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I can’t believe I haven’t shared this recipe yet! This was a much-loved favorite in our household growing up. So much so that if we didn’t monitor my sister, she would eat it for breakfast, lunch, dinner, elevenses, pre-bed snack … you get the picture!
What’s great about this is that 1) it is so simple to put together and 2) super-easy to adjust to amount you want to make!
The most time-consuming part (outside of baking) is to peel and slice the apples. This last time I used a corer / slicer and left them as-is. Normally, I would have sliced them thinner, but it seemed to work ok without the extra work!
If you do slice them, try and get them as even as possible so they all cook at the same rate. We used to own a nice, heavy corer / slicer like the one below, but apparently we got rid of it. It worked, but often if you tried using older, softer apples, they would break apart more than they would create nice slices.
The corer I used this time works just as well and takes up a lot less room!
The trick to a good apple crisp is to mound your apples! You want your casserole or baking dish to be practically overflowing with apples. Why? Because the apples will bake down and shrink some – and then you’ll wonder why you didn’t add more apples! 🙂
The apples also need to be generously sprinkled with cinnamon. How much? Eh, that’s hard to say, but more is better. I don’t think I’ve ever had too much cinnamon on the apple crisp, but I’ve had it where there is too little! Just make sure all the apples are covered!
The dish I used this time was a 1.5-qt round baking dish. As I mentioned, this recipe is easily modified for size – so go ahead and make it in a small casserole or square baking pan, a 9 x 13″ cake pan or find a gigantic baking pan and fill that baby with apples (sis, did you see this pan?!). The only caution I’ll mention is that you’ll want something with a bit of depth to it. A 12 x 17″ jelly roll style pan won’t work as well because of the ratio of apples to topping will be skewed – unless you like it really sweet!
Speaking of ratios, here’s the basic recipe of the streusel topping:
- 1 part oatmeal
- 1 part all-purpose flour
- 1 part brown sugar
- 1/2 part butter
So in other words, you can use
- 1 cup of oatmeal, flour, sugar and 1/2 cup of butter
- 2 cups oatmeal, flour and sugar and 1 cup butter
- 1/2 cup of oatmeal, flour, sugar and 1/4 cup of butter
and on and on…
Easy peasy to adjust!
For the 1.5-qt round baking dish, I used the 1 cup / half cup ratio that is in the recipe below. If I were making a cake pan, I might increase that to 1 1/2 or 2 times the amount. The goal is to end up with enough topping to give you approximately a 1/4″ layer on top.
As you can see, I had to pat down the streusel to get it to stick to the mounded apples. I was a little concerned about messing up Papa’s oven with apple juices, so when I baked it, I placed a pan underneath. Turns out, it didn’t bubble up as much as I thought so I would have been safe.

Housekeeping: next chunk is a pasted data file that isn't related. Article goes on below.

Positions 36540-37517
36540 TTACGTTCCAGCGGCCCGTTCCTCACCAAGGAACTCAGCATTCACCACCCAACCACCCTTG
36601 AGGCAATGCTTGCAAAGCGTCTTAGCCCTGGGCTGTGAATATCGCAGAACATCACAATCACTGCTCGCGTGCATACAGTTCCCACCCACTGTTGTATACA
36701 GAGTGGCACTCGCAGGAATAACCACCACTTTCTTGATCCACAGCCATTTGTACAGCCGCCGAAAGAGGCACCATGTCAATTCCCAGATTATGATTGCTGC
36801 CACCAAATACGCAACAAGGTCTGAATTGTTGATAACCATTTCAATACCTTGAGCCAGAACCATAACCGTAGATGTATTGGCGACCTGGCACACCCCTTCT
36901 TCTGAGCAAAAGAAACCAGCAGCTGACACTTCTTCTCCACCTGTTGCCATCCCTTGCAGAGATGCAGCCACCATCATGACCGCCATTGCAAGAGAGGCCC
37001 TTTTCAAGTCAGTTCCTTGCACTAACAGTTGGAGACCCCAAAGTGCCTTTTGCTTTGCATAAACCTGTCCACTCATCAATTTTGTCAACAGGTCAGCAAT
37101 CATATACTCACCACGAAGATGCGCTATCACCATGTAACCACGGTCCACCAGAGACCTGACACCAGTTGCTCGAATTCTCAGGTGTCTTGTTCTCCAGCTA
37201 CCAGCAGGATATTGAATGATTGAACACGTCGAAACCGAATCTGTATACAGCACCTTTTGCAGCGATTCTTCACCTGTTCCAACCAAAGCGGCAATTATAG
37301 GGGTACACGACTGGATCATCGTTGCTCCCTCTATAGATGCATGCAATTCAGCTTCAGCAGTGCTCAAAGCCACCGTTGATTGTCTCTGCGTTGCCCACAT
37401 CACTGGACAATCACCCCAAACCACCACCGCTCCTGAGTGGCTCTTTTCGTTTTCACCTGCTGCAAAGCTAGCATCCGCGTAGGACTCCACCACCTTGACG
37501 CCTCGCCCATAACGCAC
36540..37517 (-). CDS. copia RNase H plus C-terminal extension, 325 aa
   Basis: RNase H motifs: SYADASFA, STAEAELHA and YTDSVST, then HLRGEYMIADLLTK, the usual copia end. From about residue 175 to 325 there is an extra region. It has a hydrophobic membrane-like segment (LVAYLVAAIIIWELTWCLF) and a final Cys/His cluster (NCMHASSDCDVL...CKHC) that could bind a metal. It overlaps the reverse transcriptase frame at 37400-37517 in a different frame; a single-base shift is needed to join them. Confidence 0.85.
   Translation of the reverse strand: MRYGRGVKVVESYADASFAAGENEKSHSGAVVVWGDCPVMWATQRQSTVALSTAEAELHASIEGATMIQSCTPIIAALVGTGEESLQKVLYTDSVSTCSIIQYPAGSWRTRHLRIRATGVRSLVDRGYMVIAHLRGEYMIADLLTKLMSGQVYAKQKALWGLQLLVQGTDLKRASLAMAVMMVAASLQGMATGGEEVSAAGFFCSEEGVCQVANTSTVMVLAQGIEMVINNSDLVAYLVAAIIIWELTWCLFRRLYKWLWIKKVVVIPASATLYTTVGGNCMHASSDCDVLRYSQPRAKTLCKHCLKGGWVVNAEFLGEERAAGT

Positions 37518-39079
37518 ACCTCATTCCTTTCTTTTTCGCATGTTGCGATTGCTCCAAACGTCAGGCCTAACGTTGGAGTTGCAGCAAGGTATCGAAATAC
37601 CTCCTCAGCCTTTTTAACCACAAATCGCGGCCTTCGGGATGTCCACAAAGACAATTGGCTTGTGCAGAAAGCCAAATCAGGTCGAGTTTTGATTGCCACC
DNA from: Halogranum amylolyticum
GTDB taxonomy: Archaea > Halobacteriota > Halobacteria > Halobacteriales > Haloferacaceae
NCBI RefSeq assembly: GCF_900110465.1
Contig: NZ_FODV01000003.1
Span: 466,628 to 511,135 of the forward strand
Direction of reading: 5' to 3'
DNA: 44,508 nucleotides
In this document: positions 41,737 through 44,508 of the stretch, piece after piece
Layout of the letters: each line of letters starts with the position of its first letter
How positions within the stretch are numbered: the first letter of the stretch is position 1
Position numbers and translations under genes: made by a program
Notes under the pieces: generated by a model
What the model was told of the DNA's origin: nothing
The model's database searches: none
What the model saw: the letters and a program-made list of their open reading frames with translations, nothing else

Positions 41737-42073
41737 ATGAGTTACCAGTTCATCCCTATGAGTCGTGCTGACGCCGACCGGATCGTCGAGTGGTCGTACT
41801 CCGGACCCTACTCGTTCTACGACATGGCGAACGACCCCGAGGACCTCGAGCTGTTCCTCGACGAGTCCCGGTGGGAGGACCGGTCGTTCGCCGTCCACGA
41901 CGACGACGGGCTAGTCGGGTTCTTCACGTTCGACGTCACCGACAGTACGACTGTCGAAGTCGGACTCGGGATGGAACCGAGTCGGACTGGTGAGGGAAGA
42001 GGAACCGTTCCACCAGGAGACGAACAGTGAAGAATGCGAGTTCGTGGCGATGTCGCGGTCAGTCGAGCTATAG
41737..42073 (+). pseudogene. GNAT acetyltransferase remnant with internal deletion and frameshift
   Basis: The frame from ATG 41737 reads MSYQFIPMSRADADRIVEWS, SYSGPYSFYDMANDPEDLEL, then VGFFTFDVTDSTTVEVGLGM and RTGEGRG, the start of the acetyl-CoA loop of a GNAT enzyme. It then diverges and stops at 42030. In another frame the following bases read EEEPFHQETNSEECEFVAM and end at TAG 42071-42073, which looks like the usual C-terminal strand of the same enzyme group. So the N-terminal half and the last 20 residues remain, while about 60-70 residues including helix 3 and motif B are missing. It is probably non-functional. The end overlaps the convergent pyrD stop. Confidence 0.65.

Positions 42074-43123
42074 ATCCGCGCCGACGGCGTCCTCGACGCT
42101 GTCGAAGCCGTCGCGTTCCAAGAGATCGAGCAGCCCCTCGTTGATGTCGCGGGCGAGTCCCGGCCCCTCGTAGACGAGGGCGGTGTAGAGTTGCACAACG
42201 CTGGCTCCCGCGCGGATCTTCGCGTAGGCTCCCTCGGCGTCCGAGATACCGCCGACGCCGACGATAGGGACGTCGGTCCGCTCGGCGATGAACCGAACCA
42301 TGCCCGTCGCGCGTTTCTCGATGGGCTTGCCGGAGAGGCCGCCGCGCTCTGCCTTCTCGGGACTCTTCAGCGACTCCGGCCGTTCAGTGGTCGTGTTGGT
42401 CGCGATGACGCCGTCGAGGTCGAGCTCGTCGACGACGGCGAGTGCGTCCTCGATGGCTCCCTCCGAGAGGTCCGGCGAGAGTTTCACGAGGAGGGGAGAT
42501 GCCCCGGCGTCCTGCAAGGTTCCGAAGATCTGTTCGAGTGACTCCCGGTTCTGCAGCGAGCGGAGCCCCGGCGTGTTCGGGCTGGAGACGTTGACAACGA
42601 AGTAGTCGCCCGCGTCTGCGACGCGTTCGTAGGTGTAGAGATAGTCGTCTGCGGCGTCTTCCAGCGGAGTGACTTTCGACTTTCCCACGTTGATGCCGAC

As you can see, when it’s baked, the top is leveled off due to the shrinking of the apples. Then all you need is a fork and you can dig in! Well, unless you have a family to think about and share with!
I’m posting this recipe because we are in the midst of the apple season in Wisconsin right now, but actually this is a wonderful recipe year-round, even when you are stuck with softer storage apples later in the winter / early spring. Especially when served warm with ice cream – or whipped cream – or just by itself for all the meals and snacks mentioned above (ok, so I’m not much different than my sister LOL!).
- 2 pounds of baking apples, approximately 6 medium sized apples
- 1-2 Tbsp ground cinnamon
- 1 cup oatmeal (rolled - quick cooking or old fashioned)
- 1 cup all-purpose flour
- 1 cup brown sugar, packed
- 1/2 cup cold butter, cut into small pieces
Preheat the oven to 350°F.
Peel, core and slice enough apples to fill a 1.5-qt casserole dish or similar sized ovenproof baking dish so the apples are mounded slightly over the top edge.
Sprinkle the apples generously with the cinnamon.
Using a fork or pastry blender, mix the other ingredients together in a small bowl, "cutting" the butter and mixing until the topping is crumbly and there are no large pieces of butter left. Spread the topping over the apples, patting gently to hold in place.
Bake for 45 - 60 minutes, or until the apples are tender (use a fork; if there is no resistance, the apples are done).
Serve warm with ice cream or whipped cream; refrigerate the leftovers.
Note: to make a larger (or smaller) sized apple crisp, use this ratio for the streusel to make enough to fully cover (1/4") the apples: 1 part oatmeal 1 part flour 1 part brown sugar 1/2 part butter